ABC managing director Mark Scott has launched a staunch defence of his organisation during a speech at the Centre for Corporate Public Affairs on Thursday night.
Answering prime minister Tony Abbott’s question “Whose side are you on?” Scott said the national broadcaster “is clearly Australian, it’s on the side of Australia”.
“The part we play, what we do for the side, is a vital one, central to our culture and our democracy – that of being an independent public broadcaster,” he said.
While Scott didn’t mention prime minister Tony Abbott by name, he mentioned former Labor PM Bob Hawke, NSW ALP leader Neville Wran and Liberal PM Bob Menzies as politicians who’d challenged the ABC along similar lines, comparing the public broadcaster to state-run broadcasters in communist countries such as China and Vietnam.
“A state broadcaster is the communications arm of the Government. Its role is to communicate the messages of the Government — and certainly not to do anything that undermines the Government,” he said.
“I hope no-one seriously wants the ABC to be a state broadcaster.”
While Scott said the organisation would “cooperate fully” with the snap departmental government inquiry, announced by communications minister Malcolm Turnbull yesterday and due to report its findings next week, he challenged the notion that the ABC should be more supportive of whoever’s in power.
“In Australia, when Governments change, we could change the public broadcasters with them, align them to more positively reflect the Government’s agenda, to do the Government’s bidding,” he said.
“But you would have to change the ABC Act. And you would have to destroy the ABC as we have known it for eight decades.”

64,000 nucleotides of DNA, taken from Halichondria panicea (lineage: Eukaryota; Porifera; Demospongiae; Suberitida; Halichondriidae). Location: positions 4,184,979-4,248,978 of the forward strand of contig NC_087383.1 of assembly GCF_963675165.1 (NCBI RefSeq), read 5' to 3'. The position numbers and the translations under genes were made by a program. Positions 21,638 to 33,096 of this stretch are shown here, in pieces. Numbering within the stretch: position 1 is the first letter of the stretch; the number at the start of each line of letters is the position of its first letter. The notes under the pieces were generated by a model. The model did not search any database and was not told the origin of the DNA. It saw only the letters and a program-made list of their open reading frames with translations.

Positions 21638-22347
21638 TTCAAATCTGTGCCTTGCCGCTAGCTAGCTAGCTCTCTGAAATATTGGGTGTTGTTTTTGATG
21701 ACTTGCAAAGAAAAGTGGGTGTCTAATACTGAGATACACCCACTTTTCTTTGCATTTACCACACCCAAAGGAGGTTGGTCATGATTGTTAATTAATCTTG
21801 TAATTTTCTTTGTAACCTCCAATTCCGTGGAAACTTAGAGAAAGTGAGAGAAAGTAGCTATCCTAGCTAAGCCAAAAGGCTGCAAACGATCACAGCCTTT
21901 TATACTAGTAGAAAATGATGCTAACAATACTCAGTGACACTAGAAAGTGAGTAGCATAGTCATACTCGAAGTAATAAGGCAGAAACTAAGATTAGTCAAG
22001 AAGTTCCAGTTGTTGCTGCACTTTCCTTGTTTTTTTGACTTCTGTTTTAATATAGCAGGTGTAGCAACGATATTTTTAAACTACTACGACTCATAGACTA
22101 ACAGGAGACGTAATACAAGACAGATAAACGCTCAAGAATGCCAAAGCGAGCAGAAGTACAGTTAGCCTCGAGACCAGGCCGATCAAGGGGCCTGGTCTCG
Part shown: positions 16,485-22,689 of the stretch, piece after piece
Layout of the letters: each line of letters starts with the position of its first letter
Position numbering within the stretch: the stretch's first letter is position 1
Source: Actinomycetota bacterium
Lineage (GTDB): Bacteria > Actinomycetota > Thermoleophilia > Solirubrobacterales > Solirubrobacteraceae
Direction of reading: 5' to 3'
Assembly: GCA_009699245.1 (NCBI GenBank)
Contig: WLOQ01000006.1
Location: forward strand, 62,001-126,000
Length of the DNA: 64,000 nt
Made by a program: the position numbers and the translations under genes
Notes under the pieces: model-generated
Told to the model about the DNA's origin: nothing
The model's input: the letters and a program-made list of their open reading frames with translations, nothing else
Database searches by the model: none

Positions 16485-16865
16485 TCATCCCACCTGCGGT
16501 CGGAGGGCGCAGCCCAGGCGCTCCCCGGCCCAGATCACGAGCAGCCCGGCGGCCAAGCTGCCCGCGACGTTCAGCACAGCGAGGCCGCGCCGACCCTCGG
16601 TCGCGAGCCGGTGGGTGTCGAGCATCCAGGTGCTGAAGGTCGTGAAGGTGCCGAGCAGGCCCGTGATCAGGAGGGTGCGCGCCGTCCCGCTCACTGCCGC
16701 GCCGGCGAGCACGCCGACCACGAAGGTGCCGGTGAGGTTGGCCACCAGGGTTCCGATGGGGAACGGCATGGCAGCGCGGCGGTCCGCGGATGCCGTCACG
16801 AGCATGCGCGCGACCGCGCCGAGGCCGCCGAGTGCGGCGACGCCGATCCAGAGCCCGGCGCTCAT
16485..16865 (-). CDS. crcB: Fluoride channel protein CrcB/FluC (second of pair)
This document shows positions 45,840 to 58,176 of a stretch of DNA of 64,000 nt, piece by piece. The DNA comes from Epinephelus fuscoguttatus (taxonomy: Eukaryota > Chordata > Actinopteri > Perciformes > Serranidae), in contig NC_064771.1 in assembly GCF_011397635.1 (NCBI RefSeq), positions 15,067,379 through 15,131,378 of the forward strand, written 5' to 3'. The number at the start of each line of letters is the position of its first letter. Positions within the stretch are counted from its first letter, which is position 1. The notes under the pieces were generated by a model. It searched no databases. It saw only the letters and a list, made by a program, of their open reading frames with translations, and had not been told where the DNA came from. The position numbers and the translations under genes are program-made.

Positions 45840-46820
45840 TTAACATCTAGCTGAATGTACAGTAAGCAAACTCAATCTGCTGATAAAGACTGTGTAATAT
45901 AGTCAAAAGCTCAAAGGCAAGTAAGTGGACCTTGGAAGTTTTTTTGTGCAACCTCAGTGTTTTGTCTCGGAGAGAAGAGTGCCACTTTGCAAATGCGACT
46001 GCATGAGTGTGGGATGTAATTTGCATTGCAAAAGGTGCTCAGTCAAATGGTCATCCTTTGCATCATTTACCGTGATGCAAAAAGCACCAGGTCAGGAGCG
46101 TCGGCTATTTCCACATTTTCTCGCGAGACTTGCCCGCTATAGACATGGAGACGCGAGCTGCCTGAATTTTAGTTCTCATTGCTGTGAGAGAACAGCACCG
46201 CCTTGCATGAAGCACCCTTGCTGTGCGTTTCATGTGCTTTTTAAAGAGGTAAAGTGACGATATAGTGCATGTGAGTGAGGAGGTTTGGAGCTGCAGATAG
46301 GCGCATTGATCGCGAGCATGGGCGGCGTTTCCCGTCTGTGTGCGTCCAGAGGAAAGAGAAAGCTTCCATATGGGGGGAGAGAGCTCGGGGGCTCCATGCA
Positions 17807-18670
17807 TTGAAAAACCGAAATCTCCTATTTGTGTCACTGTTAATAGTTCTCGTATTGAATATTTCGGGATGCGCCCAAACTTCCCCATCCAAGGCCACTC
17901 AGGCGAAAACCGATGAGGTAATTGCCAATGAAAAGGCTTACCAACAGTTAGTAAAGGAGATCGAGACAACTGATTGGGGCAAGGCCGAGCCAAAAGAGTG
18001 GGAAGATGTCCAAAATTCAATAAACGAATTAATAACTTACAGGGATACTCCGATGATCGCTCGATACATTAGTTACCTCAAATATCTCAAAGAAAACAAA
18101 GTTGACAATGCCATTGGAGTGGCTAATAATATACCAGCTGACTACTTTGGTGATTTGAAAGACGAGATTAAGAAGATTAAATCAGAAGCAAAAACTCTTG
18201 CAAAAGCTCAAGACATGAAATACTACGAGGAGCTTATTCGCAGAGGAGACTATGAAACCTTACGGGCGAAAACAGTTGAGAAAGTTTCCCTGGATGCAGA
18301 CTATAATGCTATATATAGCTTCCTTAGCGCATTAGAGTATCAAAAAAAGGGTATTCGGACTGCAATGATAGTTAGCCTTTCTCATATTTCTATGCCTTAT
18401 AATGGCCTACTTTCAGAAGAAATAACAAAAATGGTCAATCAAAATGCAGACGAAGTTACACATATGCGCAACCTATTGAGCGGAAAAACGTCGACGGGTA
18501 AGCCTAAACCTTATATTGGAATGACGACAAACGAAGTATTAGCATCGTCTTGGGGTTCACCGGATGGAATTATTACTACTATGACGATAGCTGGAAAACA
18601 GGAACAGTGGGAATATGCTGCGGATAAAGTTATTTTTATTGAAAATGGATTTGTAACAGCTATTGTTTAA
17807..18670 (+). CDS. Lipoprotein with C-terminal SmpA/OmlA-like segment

The organisation’s editor-in-chief acknowledged mistakes had been made in Monday night’s Q&A, which featured convicted criminal and acquitted terrorism suspect Zaky Mallah asking a question of parliamentary secretary Steve Ciobo, and chastised those in the organisation reluctant to admit the error, but compared the show to “high wire without a net”.
“The risks and uncertainties of having him in a live programming environment weren’t adequately considered before the decision was made to accept his application to be in the studio audience,” he said.
Prime minister Tony Abbott said “heads should roll” over the decision, declaring that “many millions” of Australians felt “betrayed” by the ABC for putting Mallah to air.
Mark Scott said it was important to allow people, including the criminal and corrupt to “express views that run contrary to accepted public values” as part of free speech.
“We still need to hear in order to gain insight into thinking, into motivation. To understand the root cause of behaviours and actions that we might find confronting and alarming, or worse.”
The ABC boss said live television was inherently dangerous.
“That it can be unpredictable and compelling. Part of the success of Q&A is that the audience knows it’s live,” he said.
“As we know, Q&A engages audiences and it triggers a response from them too. People will not be happy with every panel or questioner or tweet. Not every editorial judgement made will be right. The show generates passion like few others. No program is more heavily scrutinised by audiences and critics.”
Scott said Q&A had the potential to become as enduring part of Australian public life.
“Amidst this week’s controversy, I don’t want to lose sight of the terrific achievements of Q&A.”
Last night communications minister Malcolm Turnbull appeared on ABC TV’s 7.30, appearing to distance himself from the prime minister’s call for heads to roll in a play on John Howard’s famous phrase, saying “I’ll decide what metaphors I use and the manner in which I use them”.
But, Turnbull said, the ABC made “a very, very grave error of judgement and the management has to take responsibility for it and that there should be consequences”.
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